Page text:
In May 2014, the Financial Accounting Standards Board ("FASB") issued Accounting Standards Update ("ASU") No. 2014-09, Revenue from Contracts with Customers (Topic 606) ("ASU 2014-09"). ASU 2014-09 and related subsequent amendments outline a single comprehensive model to use to account for revenue arising from contracts with customers and supersede most current revenue recognition guidance. For public companies, the guidance was effective for annual periods beginning after December 15, 2017 and any interim periods that fall within that reporting period. For nonpublic companies, the guidance is effective for annual periods beginning after December 15, 2018 and interim periods within annual periods beginning after December 15, 2019 with early adoption permitted. As the new standard will supersede most existing revenue guidance, it could impact revenue and cost recognition for partner companies. Any change in revenue or cost recognition for partner companies could affect the Company's recognition of its share of the results of its equity method partner companies. On July 20, 2017, the SEC staff observer at the FASB’s Emerging Issues Task Force ("EITF") meeting announced that the SEC staff will not object if a private company equity method investee meeting the definition of a public business entity that otherwise would not meet the definition of a public business entity except for the inclusion of its financial statements or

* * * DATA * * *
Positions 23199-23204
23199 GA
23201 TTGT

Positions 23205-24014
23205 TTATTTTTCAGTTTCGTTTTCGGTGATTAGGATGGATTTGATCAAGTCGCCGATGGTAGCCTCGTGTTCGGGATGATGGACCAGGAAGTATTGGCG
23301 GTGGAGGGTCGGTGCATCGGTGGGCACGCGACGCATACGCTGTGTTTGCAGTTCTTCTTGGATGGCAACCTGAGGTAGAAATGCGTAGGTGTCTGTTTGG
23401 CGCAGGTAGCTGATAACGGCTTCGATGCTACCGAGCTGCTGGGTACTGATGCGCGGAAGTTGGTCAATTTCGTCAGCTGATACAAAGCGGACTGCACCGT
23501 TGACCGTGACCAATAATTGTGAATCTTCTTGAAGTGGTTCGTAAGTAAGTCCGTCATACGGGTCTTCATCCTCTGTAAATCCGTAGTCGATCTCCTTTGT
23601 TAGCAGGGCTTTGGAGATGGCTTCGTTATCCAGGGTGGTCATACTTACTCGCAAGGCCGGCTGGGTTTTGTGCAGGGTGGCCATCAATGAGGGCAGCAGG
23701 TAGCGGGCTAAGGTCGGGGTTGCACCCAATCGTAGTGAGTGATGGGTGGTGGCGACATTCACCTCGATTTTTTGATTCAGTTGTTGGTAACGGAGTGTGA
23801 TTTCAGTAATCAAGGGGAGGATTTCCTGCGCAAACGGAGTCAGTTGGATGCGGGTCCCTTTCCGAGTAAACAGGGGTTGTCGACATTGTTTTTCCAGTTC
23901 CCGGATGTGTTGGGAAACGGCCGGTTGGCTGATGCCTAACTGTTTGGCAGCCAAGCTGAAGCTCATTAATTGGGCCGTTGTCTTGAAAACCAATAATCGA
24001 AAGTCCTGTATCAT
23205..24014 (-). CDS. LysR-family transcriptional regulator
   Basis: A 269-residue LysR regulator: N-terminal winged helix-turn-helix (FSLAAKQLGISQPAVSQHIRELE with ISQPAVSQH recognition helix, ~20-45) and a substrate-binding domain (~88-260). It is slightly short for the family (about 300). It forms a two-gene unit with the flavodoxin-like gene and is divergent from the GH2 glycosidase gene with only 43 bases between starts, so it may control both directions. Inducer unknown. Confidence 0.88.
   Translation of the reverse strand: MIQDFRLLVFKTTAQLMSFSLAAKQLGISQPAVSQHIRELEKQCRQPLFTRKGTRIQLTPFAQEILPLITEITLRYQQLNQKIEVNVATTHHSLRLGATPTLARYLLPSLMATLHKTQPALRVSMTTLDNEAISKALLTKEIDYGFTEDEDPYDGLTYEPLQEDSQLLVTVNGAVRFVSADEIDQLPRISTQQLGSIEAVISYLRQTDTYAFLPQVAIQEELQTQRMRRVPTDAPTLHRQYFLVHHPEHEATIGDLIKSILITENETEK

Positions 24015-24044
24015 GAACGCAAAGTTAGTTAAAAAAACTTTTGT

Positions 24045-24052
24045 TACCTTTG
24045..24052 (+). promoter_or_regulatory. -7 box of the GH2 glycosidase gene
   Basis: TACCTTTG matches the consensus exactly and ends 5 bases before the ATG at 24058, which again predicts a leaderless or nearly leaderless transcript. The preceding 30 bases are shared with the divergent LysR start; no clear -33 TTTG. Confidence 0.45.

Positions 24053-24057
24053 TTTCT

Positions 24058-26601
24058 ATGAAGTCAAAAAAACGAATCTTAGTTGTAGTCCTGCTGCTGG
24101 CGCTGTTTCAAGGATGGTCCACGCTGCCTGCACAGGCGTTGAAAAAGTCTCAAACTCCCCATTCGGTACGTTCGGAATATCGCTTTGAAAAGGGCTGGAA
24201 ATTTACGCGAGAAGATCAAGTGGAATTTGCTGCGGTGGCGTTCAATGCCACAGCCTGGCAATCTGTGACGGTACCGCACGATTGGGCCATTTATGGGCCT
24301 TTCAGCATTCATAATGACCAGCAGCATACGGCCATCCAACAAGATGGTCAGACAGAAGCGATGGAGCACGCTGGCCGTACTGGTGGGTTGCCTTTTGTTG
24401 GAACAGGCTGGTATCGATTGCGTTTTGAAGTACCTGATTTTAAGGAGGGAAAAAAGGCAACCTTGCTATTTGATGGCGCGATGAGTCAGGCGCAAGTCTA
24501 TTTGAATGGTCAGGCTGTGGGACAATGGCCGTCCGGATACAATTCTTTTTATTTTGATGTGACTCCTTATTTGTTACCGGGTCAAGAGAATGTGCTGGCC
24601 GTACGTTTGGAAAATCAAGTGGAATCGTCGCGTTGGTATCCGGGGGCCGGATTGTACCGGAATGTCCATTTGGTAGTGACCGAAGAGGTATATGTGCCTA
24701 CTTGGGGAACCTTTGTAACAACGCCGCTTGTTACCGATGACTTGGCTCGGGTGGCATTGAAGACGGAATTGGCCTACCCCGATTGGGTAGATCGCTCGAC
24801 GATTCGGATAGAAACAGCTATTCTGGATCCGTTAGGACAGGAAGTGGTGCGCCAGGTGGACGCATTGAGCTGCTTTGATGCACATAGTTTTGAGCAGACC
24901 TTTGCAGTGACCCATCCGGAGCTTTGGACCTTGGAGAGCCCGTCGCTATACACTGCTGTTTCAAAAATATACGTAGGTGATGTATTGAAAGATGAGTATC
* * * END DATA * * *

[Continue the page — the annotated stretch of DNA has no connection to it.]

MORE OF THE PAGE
40

SAFEGUARD SCIENTIFICS, INC.
NOTES TO CONSOLIDATED FINANCIAL STATEMENTS – (Continued)


financial information in another entity’s filings with the SEC, uses private company adoption dates for the new revenue standard.  As a result, the Company's private, calendar year partner companies will adopt the new revenue standard for the year ending December 31, 2019.  The impact of adoption of the new revenue standard will be reflected in the Company’s financial results for the interim and annual reporting periods beginning in 2020 on a one quarter-lag basis.